Original URL path: http://spacing.ca/edmonton/2014/03/19/induced-demand-edmonton-can-undermine-lrt-investment/ (2015-11-17)
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  • 50 Years of Sport: The Jasper Place Sports Centre - Spacing Edmonton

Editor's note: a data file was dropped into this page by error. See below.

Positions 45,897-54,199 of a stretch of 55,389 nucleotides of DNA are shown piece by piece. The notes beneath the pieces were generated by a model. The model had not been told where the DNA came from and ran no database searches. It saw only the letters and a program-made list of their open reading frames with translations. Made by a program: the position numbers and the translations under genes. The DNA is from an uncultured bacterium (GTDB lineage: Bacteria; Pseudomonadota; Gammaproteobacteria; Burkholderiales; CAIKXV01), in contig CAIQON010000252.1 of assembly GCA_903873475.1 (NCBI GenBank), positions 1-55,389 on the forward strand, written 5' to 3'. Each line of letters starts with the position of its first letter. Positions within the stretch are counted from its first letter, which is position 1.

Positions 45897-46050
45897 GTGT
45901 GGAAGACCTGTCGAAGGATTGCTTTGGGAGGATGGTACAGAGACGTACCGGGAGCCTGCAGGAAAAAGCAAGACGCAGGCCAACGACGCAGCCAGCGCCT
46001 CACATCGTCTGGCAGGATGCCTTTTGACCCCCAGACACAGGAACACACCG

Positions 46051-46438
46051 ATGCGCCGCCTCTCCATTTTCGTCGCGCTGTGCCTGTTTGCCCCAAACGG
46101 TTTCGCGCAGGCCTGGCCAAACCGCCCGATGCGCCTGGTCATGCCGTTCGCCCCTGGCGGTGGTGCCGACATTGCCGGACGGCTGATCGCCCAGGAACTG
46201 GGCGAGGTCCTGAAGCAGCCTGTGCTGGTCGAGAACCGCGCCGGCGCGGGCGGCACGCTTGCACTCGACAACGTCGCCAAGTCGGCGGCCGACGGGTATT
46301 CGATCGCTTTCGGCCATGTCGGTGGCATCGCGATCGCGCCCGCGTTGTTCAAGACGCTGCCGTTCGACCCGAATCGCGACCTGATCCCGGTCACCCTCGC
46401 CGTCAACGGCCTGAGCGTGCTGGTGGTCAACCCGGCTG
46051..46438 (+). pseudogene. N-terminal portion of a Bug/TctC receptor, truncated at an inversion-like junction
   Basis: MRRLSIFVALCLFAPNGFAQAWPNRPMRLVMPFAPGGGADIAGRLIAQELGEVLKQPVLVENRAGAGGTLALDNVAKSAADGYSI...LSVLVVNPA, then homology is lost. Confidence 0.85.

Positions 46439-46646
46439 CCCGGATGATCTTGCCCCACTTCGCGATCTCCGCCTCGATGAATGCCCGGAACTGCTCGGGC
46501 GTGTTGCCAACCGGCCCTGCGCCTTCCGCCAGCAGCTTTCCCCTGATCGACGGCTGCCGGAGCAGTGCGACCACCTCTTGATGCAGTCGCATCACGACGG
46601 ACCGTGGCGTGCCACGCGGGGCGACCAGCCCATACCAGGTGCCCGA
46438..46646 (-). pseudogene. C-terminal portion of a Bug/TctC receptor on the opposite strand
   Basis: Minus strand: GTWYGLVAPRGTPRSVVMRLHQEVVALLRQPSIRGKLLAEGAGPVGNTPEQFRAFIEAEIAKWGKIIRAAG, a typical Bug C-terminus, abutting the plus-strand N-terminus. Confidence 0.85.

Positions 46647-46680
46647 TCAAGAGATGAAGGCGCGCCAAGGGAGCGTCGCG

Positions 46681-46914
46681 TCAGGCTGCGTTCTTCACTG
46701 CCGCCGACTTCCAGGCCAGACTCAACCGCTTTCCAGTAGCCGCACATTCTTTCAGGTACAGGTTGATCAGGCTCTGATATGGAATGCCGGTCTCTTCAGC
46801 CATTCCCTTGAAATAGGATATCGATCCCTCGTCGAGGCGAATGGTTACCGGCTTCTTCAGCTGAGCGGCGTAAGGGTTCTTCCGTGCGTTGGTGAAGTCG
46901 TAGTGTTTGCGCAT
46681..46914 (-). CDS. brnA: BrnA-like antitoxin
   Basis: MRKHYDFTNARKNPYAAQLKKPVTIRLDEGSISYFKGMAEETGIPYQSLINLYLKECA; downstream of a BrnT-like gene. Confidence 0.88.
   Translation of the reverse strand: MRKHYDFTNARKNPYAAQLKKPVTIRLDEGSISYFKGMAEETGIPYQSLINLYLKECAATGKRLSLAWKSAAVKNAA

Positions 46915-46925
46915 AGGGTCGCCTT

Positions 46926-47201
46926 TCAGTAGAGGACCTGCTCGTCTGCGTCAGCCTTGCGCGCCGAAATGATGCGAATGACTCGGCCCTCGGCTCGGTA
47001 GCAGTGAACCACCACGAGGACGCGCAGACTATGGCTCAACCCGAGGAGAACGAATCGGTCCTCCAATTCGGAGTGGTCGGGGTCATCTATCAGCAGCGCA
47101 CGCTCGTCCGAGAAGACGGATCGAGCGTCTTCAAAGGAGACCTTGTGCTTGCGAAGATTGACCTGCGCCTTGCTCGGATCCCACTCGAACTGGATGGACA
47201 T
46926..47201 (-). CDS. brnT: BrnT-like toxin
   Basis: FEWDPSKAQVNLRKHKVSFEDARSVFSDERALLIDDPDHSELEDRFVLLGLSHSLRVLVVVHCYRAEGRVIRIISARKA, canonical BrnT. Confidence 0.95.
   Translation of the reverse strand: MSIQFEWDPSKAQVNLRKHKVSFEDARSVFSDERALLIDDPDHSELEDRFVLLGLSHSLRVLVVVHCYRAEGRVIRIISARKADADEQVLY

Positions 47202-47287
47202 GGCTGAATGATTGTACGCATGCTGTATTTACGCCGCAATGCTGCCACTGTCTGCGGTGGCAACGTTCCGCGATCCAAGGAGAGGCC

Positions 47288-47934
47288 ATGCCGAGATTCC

approximately 770 000 and was largely a joint venture between the Town Jasper Place Composite High School and St Francis Xavier High School Programming in the early years was more or less a 50 50 split between dedicated access for the schools and open access for community users This is a similar agreement to that currently in place between the City and St Francis Xavier High School with respect to programming the new St Francis Xavier Sports Centre Upon its opening the Jasper Place Sports Centre was considered a cutting edge facility featuring modern architecture and innovations that pushed the envelope of engineering and recreation facilities design The pool was considered a marvel of engineering at the time boasting the largest concrete thin shell roof in Canada Its five metre diving platform was the highest in any municipally owned pool in the province A small fitness centre occupies the space that formerly accommodated seating for 250 spectators While the pool no longer hosts dive competitions it continues to play a key role in the development program for the Edmonton Keyano Swim Club this despite the fact that the pool is only 23 metres long Jasper Place Fitness Leisure Centre Photo Credit K Witiw The original concept for the arena was changed after concerns were raised about the potential detrimental effects that its large plain appearance would have on housing to the east across 163 rd Street The solution devised by the architects was to depress the ice surface 12 feet below grade and give the roof an undulating design Accumulating garbage in an open space under the arena s wooden seats led the Edmonton Fire Department to threaten the facility with demolition in 1978 The concern here was that a smoldering cigarette butt could posed a significant fire hazard A recent three year renovation completed in 2010 ensures that it will continue to be considered one of the premier and most used arenas in the City Bill Hunter Arena Photo Credit K Witiw Jasper Place was known derisively as Mud City through much of its history due to its notorious unpaved streets However the soil proved useful when building the stadium The playing field was surfaced with excess dirt from the Town s road paving program So much dirt was available in fact that a small tobogganing hill was constructed to the southeast of the stadium In 2010 the field s natural playing surface was replaced with artificial turf Mural on the east wall of the Jasper Place Bowl Photo Credit K Witiw Only one year after its opening the Jasper Place Sports Centre hosted Jasper Place and City of Edmonton delegates to celebrate the Town s amalgamation Since that time the City s population has more than doubled and mega facility projects have by far eclipsed the Jasper Place Sports Centre in size and scope Despite the supposed allure of mega facilities what is most attractive about the facilities at Johnny Bright Sports Park is that they are built